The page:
The effects of dredging on the environment vary based on the
design of the harvesting device and implementation. The
disturbance of habitats varies across a single harvested area.
These effects can be experimentally measured by conducting
experimental dredging and observing the response of the benthic
zone (the lowest area in a body of water). Experimental data
must be compared to preliminary data due to the existence of
site-specific factors. There is also the possibility of
comparing experimental data to a control site with similar
conditions. Researchers should also consider that the clam and
oyster environments are very high energy and tend to recover
quickly due to high levels of activity in the area.
The physical effects of shellfish dredging involve the effect on
the water quality due to the physical disruption of the benthic
substrate. Hydraulic dredges liquefy the substrate which causes
an increase in the amount of suspended sediments in the water
thereby increasing the water column turbidity. These suspended
sediments tend to extend 50 feet beyond the dredging zone.
The biological effects of shellfish tend to be species-specific
and is based on the biological characteristics and the physical
characteristics habitat. The movement of dredges or the
liquefication of sediments can cause benthic organisms to be
killed, removed, or crushed. The number of clams destroyed by
hydraulic dredges is directly related to the water pressure.
When the turbidity of the water column increases and suspended
particles increase, which can interfere with the respiratory and
feeding processes of some benthic organisms. In extreme cases
the turbidity can harm visual feeders and plankton. After the
initial harvest, there may also be a decrease in abundance of
organisms as well as the biodiversity of the habitat. This
effect is temporary as the species is replenished when farmers
incorporate hatcheries and shellfish cultures into their
activities. There is also the risk of damage or harm to by-catch
(unwanted fish and other marine life including different
species, incorrect sex, or juvenile).
The chemical effects include the alteration of the chemistry of
bottom sediments when the benthic organisms are disturbed.
Bivalves are organisms which filter the water in the ocean. As a
result of this property, removal or placement of these organisms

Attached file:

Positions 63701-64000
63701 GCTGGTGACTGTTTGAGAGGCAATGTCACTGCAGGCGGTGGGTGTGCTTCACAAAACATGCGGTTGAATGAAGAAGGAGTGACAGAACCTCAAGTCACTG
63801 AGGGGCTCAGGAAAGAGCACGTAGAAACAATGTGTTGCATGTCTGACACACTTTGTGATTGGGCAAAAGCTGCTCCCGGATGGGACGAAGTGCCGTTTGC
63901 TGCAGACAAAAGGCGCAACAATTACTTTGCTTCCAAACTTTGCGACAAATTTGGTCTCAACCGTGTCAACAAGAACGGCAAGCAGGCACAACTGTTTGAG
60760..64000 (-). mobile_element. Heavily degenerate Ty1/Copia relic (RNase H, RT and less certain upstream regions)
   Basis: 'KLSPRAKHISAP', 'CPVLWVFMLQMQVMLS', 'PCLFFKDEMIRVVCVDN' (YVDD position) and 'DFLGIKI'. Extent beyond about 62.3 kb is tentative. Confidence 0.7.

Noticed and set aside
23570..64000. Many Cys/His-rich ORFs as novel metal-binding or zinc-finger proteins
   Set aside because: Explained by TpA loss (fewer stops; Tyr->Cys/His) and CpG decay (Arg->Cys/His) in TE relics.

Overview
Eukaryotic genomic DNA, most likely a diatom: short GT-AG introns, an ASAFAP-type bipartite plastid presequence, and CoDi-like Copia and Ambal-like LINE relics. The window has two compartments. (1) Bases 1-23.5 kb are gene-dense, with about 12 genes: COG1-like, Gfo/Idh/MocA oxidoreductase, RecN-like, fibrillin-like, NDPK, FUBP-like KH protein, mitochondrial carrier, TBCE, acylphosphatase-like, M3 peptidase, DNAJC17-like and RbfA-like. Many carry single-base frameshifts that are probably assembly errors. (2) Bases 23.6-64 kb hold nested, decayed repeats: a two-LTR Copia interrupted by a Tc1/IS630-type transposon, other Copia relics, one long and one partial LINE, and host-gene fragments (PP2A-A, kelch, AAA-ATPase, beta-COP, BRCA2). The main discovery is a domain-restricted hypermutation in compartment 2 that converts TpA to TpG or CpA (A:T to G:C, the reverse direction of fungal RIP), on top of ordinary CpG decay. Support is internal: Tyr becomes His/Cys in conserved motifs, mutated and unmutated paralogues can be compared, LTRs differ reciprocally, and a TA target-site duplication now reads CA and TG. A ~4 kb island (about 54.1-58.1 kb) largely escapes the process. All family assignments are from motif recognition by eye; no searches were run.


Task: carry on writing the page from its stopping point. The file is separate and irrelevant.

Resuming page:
affect the chemical composition of the water. Dredging can
actually better the system metabolism, have an impact on the
water column processes, and facilitate trophic transfer.
Bivalves ingest and process suspended organisms redistributing
as biodeposition. This process can also influence the movement
of carbon, nitrogen, and phosphorus.
Increasing research in this area can be better for the
environment and increase the availability of shellfish in a
particular area. Shellfish harvesting is a major source of jobs
in a coastal community. Current cultivation methods can better
the potential of spawning, improve the utility of farming areas,
and allow more efficient movement of shellfish. These benefits
thereby increase profitability for shellfish farmers. Shellfish
aquaculture has the potential for meeting requirements of
environmental and social sustainability.
A large part of aquaculture is the conversion of workboats
to be equipped with the appropriate equipment for dredging and
harvesting. Aquaculture vessels require a significant amount of
research in order to design a vessel suitable to the harvested
environment and the type of harvesting that would ideal for that
species and habitat. Depending on the cultivation method,
farmers may choose to harvest using one of the following
Rock and Bag Culture
Oyster workboats are designed using aluminum vessels sized for
ease of accessing oyster parks with a shallow draft and a wide
deck for handling the oyster bags. Mussel barges also have a
shallow draft for easier access to the mussel parks with a wide
deck for large load capacity for mussels. Long-line culture
work-boats are designed with a flat bottom or shaped hull for
work in either mussel or oyster farms. Vessels over 12 meters
long are designed for longline farming and adapted according to
the species. There are combined mussel and oyster farming
workboats designed to be narrower than a barge with flat bottom
hull and a high load capacity from the double bottomed hull.
Aluminum wheel barges are designed with hydraulic wheels and can
be controlled using an autonomous hydraulic unit or on a
tractor. Some barges have hydraulic kickstands which provide an
increased level of stability.
Other vessels include a floating breeding pond. The floating
breeding pond is used to store shellfish to maintain the
condition of products prior to shipment. Launching trailers are